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Donald John Trump (born June 14, 1946) is the 45th and current president of the United States. Before entering politics, he was a businessman and television personality. Trump was born and raised in Queens, a borough of New York City, and received a bachelor's degree in economics from the Wharton School. He took charge of his family's real-estate business in 1971, renamed it The Trump Organization, and expanded its operations from Queens and Brooklyn into Manhattan. The company built or renovated skyscrapers, hotels, casinos, and golf courses. Trump later started various side ventures, mostly by licensing his name. He bought the Miss Universe brand of beauty pageants in 1996, and sold it in 2015. He produced and hosted The Apprentice, a reality television series, from 2003 to 2015. As of 2020, Forbes estimated his net worth to be $2.1 billion.[
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Britain film Entertainment A Gay Old Time Britain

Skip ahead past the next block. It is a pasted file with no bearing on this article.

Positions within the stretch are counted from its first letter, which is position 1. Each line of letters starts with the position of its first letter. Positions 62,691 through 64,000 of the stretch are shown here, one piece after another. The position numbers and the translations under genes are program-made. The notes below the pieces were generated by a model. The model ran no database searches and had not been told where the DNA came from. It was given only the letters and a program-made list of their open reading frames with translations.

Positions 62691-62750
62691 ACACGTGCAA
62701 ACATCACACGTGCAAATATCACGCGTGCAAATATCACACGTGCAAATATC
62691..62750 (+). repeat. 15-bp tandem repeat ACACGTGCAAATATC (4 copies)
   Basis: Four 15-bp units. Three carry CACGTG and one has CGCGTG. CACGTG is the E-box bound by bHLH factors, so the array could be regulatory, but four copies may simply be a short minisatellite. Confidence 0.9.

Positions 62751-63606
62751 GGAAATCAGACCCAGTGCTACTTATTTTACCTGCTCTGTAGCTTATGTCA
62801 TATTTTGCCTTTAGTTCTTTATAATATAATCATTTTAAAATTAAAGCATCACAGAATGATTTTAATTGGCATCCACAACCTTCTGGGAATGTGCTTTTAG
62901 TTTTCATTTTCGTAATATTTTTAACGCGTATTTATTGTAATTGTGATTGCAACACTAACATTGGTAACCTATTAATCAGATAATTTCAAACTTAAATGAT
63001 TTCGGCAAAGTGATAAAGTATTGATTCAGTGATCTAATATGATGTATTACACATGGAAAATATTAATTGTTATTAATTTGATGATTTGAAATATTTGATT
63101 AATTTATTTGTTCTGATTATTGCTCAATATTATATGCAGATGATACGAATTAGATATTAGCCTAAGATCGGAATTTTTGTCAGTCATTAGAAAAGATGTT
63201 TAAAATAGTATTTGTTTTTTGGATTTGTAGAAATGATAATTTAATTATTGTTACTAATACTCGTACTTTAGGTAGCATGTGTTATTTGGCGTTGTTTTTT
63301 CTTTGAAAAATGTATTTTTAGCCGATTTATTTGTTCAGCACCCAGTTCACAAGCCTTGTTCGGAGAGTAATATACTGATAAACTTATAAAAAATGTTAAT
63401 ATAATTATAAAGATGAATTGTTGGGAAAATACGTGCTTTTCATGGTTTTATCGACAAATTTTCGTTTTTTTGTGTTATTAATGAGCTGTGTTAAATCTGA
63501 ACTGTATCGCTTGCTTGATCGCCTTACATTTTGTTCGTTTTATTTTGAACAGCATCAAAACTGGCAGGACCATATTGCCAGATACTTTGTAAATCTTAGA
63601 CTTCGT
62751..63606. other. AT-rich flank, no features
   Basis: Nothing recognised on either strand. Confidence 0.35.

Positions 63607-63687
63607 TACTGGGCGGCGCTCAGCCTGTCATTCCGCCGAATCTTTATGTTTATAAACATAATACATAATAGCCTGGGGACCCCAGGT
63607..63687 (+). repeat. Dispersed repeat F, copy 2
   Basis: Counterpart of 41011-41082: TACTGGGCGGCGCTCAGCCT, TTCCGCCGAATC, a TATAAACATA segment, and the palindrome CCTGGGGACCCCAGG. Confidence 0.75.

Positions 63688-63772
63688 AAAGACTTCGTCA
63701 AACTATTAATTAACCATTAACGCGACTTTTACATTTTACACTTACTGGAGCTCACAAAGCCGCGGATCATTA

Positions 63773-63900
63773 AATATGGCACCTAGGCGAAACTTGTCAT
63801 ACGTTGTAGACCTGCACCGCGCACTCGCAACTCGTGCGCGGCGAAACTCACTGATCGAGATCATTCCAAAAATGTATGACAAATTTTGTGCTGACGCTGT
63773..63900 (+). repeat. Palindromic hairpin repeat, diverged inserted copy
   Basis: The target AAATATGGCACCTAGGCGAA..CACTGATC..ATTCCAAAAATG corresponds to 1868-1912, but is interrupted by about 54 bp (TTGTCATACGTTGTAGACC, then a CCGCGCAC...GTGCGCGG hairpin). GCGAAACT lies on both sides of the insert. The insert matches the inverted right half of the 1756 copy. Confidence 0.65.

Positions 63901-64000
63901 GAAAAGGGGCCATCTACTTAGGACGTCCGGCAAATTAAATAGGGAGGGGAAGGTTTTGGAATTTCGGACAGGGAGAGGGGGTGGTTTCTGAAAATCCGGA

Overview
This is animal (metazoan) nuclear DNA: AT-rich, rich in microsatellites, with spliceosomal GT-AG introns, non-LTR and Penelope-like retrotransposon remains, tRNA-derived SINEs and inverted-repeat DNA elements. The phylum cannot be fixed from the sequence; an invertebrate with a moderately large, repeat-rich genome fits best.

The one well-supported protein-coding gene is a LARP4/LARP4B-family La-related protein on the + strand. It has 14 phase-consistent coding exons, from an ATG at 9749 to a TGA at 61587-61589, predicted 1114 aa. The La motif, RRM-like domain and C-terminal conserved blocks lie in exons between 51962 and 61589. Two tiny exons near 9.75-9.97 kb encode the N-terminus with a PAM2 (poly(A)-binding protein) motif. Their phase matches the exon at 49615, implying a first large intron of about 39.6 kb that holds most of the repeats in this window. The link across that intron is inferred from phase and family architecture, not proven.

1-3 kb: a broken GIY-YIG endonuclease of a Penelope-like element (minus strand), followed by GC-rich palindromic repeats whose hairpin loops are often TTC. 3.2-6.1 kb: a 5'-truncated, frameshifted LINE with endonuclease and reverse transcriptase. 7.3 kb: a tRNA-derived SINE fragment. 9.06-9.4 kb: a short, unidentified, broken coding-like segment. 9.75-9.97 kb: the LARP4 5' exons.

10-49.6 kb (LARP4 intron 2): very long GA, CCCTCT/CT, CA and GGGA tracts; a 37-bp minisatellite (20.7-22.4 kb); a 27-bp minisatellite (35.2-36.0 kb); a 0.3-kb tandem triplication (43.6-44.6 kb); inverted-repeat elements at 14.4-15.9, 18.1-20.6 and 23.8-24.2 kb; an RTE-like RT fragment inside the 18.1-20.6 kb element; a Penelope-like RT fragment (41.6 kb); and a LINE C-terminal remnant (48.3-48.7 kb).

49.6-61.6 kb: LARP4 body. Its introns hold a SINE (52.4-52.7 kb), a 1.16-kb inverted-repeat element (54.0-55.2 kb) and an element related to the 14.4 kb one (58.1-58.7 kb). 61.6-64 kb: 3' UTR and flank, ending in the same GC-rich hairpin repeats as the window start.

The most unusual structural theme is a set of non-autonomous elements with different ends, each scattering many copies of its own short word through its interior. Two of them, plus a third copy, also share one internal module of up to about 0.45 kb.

Back in 1961, this must-see neo-noir helped change British perceptions of homosexuality

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Welcome back to our queer film retrospective, “A Gay Old Time.” In this week’s column, we’re revisiting 1961’s Victim, the first British film to directly address homosexuality and depict it in a sympathetic light.It may be a cliché expression at this point, but there’s no denying that one of the absolute core foundations of queer life is community.

Everyone that identifies within the LGBTQ+ umbrella in bonded not only by a sexual orientations and/or gender expressions that diverge from mainstream heteronormativity, but through much deeper bonds of love, friendship, language, and a shared history and culture.

As part of the queer community, you share a unique, intrinsic connection with thousands of other people around the world and throughout history.Subscribe to our daily newsletter for your front-row seat to all things entertainment with a sprinkle of everything else queer.And as long as there’s been “queer film,” there have been artists and filmmakers seeking to capture and portray this grander sense of community and often unspoken connection on screen.Where the majority of these stories tend to focus on the connective senses of love, freedom, and authenticity that exist within these spaces and circles, this week’s film takes a different approach at portraying what unites us all.Victim—director Basil Dearden’s groundbreaking British film from 1961—takes a step away from this sense of safety and community that was built in underground and private spaces.

It places the action in the middle of the society that banished us, among discriminatory and life-ruining laws, forcing us to live in the shadows.

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